MADAME C.J. WALKER
Pioneering Hair-Care Entrepreneur
Born Sarah Breedlove, Madame Walker created a line of specialised hair-care products for African-American women. She is said to be the first female self-made millionaire in America! Madame Walker quite literally, defines the “rags-to-riches” tale of success.
“I am a woman who came from the cotton fields of the South. From there I was promoted to the washtub. From there I was promoted to the cook kitchen. And from there I promoted myself into the business of manufacturing hair goods and preparations….I have built my own factory on my own ground.”
Avant-Gardiste Business Women and Iconic Designer
One of the earliest female entrepreneurs in fashion, Jeanne Lanvin, opened a millinery house in 1889. Later inspired by her daughter, Lanvin began creating lavish dresses for little girls. Very soon, Lanvin was making dressed for their mothers. By the 1920s, her line expanded into sportswear, furs, home décor, lingerie, menswear, swimwear and fragrance, making Lanvin the first designer to see the potential of a lifestyle brand.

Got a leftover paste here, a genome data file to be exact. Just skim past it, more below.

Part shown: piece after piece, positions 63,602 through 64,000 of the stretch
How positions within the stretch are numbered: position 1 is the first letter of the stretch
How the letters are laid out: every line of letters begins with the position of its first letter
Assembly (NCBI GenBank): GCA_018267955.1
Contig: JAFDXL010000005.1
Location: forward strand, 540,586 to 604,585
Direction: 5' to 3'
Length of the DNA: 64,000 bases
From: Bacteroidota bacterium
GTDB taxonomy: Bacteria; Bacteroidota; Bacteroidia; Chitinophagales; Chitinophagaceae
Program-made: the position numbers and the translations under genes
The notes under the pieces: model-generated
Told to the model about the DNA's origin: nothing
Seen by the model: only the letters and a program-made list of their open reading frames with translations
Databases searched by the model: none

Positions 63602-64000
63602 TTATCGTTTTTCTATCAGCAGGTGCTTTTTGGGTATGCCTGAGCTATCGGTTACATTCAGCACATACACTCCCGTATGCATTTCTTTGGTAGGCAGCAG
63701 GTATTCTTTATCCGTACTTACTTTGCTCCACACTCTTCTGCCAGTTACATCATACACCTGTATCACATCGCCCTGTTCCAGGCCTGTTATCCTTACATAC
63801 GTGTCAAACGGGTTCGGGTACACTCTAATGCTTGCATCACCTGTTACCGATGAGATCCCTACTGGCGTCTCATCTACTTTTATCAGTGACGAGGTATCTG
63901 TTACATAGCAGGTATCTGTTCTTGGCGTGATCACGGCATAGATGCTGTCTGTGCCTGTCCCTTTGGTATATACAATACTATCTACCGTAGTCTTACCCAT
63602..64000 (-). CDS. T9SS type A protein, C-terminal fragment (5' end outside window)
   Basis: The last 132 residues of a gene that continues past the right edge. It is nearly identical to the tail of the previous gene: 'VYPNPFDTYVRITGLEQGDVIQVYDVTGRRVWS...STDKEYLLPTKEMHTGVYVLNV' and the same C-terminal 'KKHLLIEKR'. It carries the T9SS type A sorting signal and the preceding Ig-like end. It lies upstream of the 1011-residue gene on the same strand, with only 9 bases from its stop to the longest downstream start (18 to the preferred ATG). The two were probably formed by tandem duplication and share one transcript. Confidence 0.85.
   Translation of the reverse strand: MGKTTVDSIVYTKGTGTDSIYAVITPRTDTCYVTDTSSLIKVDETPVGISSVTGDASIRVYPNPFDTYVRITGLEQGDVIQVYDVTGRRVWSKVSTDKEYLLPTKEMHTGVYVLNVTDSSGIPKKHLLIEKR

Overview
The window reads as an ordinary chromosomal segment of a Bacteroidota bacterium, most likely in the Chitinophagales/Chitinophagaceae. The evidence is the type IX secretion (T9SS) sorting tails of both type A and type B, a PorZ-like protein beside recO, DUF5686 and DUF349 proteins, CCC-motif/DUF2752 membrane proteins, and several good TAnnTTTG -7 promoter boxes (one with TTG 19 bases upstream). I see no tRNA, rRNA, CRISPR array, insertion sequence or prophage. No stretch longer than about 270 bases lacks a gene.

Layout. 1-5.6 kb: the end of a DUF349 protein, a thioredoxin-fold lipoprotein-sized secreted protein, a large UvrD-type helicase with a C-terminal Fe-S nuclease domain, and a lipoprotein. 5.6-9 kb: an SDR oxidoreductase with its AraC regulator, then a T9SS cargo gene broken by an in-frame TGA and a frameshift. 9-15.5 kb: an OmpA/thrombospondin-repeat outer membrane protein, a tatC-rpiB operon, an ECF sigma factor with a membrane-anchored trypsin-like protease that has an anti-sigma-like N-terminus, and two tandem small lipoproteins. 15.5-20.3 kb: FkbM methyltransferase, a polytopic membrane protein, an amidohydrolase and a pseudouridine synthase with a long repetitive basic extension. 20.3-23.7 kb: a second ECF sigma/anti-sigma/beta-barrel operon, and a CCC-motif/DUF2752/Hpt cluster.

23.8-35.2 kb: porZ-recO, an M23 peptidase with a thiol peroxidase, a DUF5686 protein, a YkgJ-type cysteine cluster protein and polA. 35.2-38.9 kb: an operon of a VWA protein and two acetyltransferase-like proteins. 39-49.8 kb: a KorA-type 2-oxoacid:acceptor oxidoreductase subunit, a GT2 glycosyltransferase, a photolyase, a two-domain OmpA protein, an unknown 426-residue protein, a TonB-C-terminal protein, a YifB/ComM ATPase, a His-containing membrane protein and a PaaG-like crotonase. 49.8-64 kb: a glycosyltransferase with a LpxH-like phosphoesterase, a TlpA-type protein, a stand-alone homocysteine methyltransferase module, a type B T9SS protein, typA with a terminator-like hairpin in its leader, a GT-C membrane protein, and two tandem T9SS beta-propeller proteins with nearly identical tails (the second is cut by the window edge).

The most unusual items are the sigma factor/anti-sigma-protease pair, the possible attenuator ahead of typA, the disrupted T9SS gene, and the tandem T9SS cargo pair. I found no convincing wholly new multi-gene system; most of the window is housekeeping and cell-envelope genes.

Founder of a Global Cosmetics Empire
Rubinstein formed one of the world’s first cosmetic companies. Her business enterprise proved immensely successful and, later in life, she used her enormous wealth to support charitable enterprises in the field of education, art and health. “There are no ugly women, only lazy ones.”
Designer and cool chick